Thursday, December 7, 2017

Developing a Phonological Awareness Curriculum: Reflections on an Implementation Science Framework

Evidence-based practice refers to the integration of best research evidence with clinical practice and patient values. It is becoming increasingly clear, however, that having research evidence available does not always lead to practice change, and we need to understand why. Implementation Science focuses on the process of adopting evidence-based practices and sustaining intervention fidelity in everyday settings. The focus of this paper was to outline the development and implementation of a Tier 2 curriculum focusing on phonological awareness and alphabet knowledge in public pre-school settings.

The authors describe the evolution of their work around four phases. During the exploration phase, researchers collaborated with classrooms teachers who would be implementing the intervention to create an intervention that was low cost, and user friendly. In the preparation stage, materials and instructions were designed to align with the evidence. After an initial implementation phase, however, the expected treatment effect was not observed and another 4-phase cycle was initiated. In the second exploration and preparation phases, lesson plans were created to allow greater flexibility and modelling related to the evidence-based strategies but that also fit the setting better. Subsequent small-scale and large-scale implementation phases revealed significant gains as expected. Afterwards, teachers were asked to complete a survey and take part in a focus group in order to contribute to plans for the final, sustainment phase.

Implementation science has been identified as one way to bridge the researcher-clinician gap. Especially in the field of communication sciences and disorders where clinician friendly, evidence-based practices are needed, implementation research could be encouraged for the development of sustainable interventions.

Blogger: Meghan Vollebregt is a student in the combined MClSc/PhD program working under the supervision of Dr. Lisa Archibald. Meghan’s research examines the effectiveness of school-based clinician-researcher partnerships as a means to close the practice-research gap.

Friday, December 1, 2017

The impact of recent and long-term experience on access to word meanings: Evidence from large-scale internet-based experiments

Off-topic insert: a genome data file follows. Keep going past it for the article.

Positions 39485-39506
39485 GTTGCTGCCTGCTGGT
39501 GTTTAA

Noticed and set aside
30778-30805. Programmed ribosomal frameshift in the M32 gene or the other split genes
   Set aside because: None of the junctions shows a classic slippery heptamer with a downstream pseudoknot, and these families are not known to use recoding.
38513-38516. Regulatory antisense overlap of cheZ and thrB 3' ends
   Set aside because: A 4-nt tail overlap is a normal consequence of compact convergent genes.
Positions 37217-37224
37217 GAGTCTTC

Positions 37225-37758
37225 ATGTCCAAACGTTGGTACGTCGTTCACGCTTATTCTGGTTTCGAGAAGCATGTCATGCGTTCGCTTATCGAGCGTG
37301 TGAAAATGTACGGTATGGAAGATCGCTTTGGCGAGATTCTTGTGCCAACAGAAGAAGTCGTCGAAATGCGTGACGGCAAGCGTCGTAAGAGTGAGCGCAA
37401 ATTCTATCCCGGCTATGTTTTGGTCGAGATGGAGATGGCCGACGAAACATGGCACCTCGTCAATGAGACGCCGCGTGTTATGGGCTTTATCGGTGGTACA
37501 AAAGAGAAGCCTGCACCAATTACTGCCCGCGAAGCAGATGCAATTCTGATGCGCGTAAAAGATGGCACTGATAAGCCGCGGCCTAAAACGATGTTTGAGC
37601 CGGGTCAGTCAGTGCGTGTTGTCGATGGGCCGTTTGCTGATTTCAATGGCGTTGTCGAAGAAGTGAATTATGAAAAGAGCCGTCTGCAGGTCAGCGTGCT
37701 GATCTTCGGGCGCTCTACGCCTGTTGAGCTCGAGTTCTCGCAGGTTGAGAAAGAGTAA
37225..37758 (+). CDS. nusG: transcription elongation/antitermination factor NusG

Many English words have more than one meaning. We often need to quickly decide which meaning is correct in the language that we hear or read. The series of studies reported in this paper examined whether our ability to quickly and accurately retrieve a word is shaped by experience. The studies used the ‘word-meaning priming’ paradigm to assess meaning preference. In this task, participants would hear prime sentences that included a word with many possible meanings (e.g., FAN – a cooling instrument or someone that cheers on a favourite past time) however, the intended meaning of the word was always made clear in the sentence (e.g., The star was cheered loudly by the FANS). After this, the participant completed a word association task where they saw a word and were asked to give a word with a related meaning. For words that were primed like ‘FAN’, the participants would be more likely to say a word related to the meaning from the prime sentence if that meaning was made more accessible by the priming.
Experiments 1 and 2 examined short-term priming effects. In experiment 1, after hearing the prime paragraphs read during a radio program, participants completed the word association task online. Results revealed an effect of time and age. Priming was stronger when the experiment was completed within the first day (and rapidly delayed within the first hour) and younger participants were more readily primed. The purpose of Experiment 2 was to systematically compare the time course of priming (i.e., 1 min, 20 min, and 40 min) in a controlled setting. Results replicated Experiment 1 in that priming was strongest at the 1 minute delay and reduced by the 20th and 40th minute (which didn’t differ). Together, these results confirm that relatively recent experience can influence meaning selection.
Long-term priming effects were explored in Experiment 3 and 4. The focus was on how rowers—due to their rowing experience—might easily access rowing-specific meanings for relatively common words (e.g., “square” meaning the position of the oar). Experiment 3 found stronger effects for rowers who had rowed for a long time and by those who started at a young age. Experiment 4 found that rowing-related meaning was influenced by the most recent rowing experience; increase in rowing responses was particularly driven by participants who had rowed on the same day.
These experiments show that your recent experience influence word learning. The findings could suggest that activating background knowledge of a specific meaning prior to task completion could facilitate access to the needed meaning during the task. Furthermore, the rapid decay of priming effects might mean that repeated exposure within a short time window is necessary to maintain the accessibility of word meaning.

Blogger: Theresa Pham is a student in the combined MClSc/PhD program working under the supervision of Dr. Lisa Archibald. Theresa’s work examines the learning of phonological (speech sound) and semantic (meaning) aspects of words.